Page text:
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University officials are assessing SEVP decision impacting international students

University officials are evaluating ICE’S modifications to the Student and Exchange Visitor Program’s temporary exemptions that may require international students to leave the United States. (Lauren Man/Assistant Photo editor)

By Saumya Gupta and Bernard Mendez

Jul. 8, 2020 5:19 pm

University officials are evaluating new regulations that could require international students at UCLA to leave the United States.

The United States Immigration and Customs Agency released a set of modifications to the Student and Exchange Visitor Program Monday. The new regulations state that students on an F-1 or M-1 visa cannot stay in the United States if they only take online classes in the fall.

Students enrolled in schools that are fully online must either leave the country, transfer to a school with in-person instruction or face “immigration consequences,” including the initiation removal proceedings, the modifications state.

Additionally, students at schools on a hybrid model, which includes UCLA, must take at least one in-person class, according to the modifications.

The Dashew Center for International Students and Scholars said in a Facebook statement that it is evaluating the new modifications, but could not make a comprehensive assessment yet.

[Related link: Pandemic leaves plans up in air for international students despite policy changes]

University of California President Janet Napolitano said in a statement that ICE’s announcement is puzzling because remote instruction is necessary to both protect public safety and allow students to continue their education.

“Challenges and uncertainty related to COVID-19 are already weighing heavily on students; now is the worst time to burden them further with anxiety,” Napolitano said.

The UC is currently assessing how the modifications will affect international students and UC campuses, Napolitano added.

UCLA Chancellor Gene Block said in a statement that ICE’s decision goes against UCLA’s core values.

“UCLA is proud that we have attracted the best minds from around the world who have helped us build a vibrant learning community, advanced vital research and strengthened essential international collaborations,” Block said. “This disruptive policy directive threatens to further burden our entire Bruin family during an already challenging global health crisis.”

UCLA is working with the UC Office of the President to support their international student community, Block added.

The mathematics department is working with the UCLA administration and the Dashew Center to allow students to continue their education while still living in Los Angeles, said Don Blasius, the undergraduate vice chair of the mathematics department, in an email statement sent to students.

“We hope to be able to provide substantial innovation in order to allow students to get the in-person work, whether by lecture, discussion or tutorial, that they need,” Blasius said.

Student Response

Chris Dang, an international student from Vietnam, said if he has to go back to Vietnam to finish his degree, he may never return to the U.S.

“(The U.S. is) not a welcoming place for people like us anymore,” said Dang, a third-year economics student. “It used to be land of the free and had a lot of cultural diversity, but that apparently hasn’t been the case.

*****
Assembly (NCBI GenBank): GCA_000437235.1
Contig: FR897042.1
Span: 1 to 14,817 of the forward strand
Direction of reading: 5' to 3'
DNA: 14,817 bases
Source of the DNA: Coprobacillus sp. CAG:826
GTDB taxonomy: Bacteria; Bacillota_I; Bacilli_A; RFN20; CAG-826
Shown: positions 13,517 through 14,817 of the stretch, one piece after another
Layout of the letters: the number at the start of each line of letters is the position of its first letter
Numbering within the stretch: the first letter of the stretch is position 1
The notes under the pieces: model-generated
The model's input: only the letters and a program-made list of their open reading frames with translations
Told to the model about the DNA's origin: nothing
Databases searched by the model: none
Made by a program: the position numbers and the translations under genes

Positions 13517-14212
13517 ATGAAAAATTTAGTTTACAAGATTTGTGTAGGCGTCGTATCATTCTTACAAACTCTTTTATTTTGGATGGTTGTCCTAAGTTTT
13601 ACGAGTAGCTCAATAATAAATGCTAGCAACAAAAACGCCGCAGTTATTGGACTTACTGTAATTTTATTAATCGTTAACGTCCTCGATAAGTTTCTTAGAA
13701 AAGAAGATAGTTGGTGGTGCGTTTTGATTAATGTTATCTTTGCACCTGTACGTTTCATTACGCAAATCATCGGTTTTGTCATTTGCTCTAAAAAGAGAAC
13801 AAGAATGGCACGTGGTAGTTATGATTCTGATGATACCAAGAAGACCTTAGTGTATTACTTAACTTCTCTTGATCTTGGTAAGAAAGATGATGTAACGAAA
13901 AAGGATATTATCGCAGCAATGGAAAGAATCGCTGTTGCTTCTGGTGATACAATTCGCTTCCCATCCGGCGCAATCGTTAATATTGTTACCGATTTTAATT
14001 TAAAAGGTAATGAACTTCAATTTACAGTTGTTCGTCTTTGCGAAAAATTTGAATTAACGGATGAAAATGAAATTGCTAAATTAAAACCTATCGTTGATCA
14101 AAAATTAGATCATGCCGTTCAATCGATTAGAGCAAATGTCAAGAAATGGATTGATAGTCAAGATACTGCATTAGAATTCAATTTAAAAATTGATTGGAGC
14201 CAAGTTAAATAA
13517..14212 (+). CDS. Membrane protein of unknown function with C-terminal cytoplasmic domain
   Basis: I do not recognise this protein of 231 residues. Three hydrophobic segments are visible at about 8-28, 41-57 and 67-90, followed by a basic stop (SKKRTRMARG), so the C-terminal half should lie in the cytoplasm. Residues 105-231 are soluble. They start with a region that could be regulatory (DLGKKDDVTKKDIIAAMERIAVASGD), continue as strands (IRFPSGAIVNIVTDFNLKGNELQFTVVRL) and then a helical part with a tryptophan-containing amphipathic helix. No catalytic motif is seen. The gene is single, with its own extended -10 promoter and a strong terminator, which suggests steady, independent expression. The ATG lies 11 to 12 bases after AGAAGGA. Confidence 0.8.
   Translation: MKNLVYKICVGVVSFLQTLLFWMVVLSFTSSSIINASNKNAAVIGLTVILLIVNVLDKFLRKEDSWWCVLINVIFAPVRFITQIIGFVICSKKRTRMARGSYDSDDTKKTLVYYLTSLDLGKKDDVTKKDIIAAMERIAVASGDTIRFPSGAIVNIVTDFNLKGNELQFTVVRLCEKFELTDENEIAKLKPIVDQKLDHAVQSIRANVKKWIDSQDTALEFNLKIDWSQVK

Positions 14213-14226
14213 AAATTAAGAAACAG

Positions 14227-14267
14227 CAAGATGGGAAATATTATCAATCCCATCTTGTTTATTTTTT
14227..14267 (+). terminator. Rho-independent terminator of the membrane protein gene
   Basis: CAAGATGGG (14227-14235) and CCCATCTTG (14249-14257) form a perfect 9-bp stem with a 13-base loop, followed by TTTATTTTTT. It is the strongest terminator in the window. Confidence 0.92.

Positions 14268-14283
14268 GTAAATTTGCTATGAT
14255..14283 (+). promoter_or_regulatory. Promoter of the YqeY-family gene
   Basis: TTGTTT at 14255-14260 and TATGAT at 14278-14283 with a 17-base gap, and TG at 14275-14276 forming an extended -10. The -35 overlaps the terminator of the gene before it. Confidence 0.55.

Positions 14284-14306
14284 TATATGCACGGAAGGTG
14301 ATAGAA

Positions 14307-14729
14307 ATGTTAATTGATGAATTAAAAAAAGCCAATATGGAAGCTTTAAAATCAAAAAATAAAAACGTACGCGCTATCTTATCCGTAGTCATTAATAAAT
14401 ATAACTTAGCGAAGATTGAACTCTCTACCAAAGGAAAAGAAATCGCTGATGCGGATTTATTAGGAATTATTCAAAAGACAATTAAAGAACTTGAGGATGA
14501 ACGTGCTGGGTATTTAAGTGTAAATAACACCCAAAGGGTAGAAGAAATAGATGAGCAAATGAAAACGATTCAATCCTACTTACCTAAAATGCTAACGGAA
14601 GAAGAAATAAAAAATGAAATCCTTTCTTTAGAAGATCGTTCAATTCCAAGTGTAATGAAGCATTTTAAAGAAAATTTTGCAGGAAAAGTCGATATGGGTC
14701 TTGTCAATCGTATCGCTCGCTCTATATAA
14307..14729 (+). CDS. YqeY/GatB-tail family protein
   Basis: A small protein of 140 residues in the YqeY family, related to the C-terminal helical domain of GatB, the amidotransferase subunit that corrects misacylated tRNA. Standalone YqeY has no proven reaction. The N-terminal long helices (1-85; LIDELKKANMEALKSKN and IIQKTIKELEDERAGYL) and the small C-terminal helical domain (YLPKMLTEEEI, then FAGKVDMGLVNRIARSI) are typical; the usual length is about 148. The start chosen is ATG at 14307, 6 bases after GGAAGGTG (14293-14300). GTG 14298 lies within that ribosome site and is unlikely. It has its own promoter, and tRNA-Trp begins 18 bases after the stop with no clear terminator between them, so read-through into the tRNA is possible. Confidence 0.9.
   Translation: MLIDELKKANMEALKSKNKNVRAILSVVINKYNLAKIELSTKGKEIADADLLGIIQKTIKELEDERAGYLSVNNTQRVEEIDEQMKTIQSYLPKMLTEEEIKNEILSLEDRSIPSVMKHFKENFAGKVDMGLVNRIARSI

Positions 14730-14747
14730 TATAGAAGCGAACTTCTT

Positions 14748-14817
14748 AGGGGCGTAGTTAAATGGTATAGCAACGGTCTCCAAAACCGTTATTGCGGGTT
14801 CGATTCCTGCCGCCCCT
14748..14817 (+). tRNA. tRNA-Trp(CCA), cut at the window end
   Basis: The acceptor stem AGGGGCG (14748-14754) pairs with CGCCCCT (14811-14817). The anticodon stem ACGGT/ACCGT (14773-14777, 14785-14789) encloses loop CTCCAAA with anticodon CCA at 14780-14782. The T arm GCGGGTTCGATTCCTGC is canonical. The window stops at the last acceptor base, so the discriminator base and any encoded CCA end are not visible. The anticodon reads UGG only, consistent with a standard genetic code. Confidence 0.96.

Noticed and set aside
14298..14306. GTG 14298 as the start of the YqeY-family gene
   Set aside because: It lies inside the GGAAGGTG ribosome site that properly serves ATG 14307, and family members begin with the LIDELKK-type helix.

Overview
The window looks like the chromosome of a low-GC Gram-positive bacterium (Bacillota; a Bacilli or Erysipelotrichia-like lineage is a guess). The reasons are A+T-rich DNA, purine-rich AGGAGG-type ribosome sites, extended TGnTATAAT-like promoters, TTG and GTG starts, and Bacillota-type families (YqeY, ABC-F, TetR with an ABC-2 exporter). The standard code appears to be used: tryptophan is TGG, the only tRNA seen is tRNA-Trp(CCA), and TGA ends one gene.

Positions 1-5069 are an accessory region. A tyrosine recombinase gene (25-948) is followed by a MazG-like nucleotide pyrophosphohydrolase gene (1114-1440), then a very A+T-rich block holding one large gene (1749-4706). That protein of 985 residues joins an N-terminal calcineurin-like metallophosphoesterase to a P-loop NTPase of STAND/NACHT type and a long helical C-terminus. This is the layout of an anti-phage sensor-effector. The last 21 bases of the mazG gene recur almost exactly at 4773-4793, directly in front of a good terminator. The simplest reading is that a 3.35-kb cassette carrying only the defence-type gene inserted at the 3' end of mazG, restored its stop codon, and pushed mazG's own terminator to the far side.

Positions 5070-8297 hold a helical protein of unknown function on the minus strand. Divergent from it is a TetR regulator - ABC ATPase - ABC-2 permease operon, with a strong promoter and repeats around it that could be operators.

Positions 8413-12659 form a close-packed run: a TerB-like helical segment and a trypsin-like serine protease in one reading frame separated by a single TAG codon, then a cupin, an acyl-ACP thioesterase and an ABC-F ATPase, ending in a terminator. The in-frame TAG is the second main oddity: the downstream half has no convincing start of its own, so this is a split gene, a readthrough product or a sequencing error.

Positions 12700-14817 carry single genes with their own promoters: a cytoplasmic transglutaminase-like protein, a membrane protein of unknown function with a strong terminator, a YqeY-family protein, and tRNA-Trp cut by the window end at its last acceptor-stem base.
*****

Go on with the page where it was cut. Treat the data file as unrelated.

Vanshika Arora, an international student from Kuwait, said the modifications took her by surprise.

Before the modifications were released, Arora planned to take all of her classes online and move into an apartment in Westwood. However, due to the modifications, there is a high possibility that she might have to leave the U.S., she said.

Arora said Kuwait’s borders are closed — if she left the U.S., she would have to live with her relatives in India, away from her parents.

“These kinds of changes that sort of threaten my status in the U.S. as a student don’t really sit well,” said Arora, a third-year economics student. “It’s quite worrying to decide very quickly what my plans for the next month are going to be.”

Arora said she would like to see the university take action against imposing the modifications. She added she would also like to see in-person course options for international students that would allow them to stay in the U.S.

Several students and faculty also urged the UC to act against the modifications during the public comment session of the July 7 UC Regents special meeting.

“We urge the university to take assertive and immediate action against the temporary rule issued by ICE,” said Mia McIver, a lecturer at UCLA, during the public comment session. “Don’t let UC students be threatened with deportation.”

After the public comment session, Regent Chair John Pérez said that although the UC Regents do not typically respond to items from public comment, he was moved by the modifications, and added that the regents will likely continue to discuss and respond to the changes.

The regents have a full board meeting scheduled July 28-30.

It’s hard to navigate the circumstances, especially because the modifications are still new, Arora said.

“Overall, it’s a very unfair situation … they put international students in,” Arora said. “I’m hoping that there is some sort of action both on the student front (and) on the university to combat this and really try to advocate for our international students.”

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Saumya Gupta | Assistant News editor
Bernard Mendez | News editor
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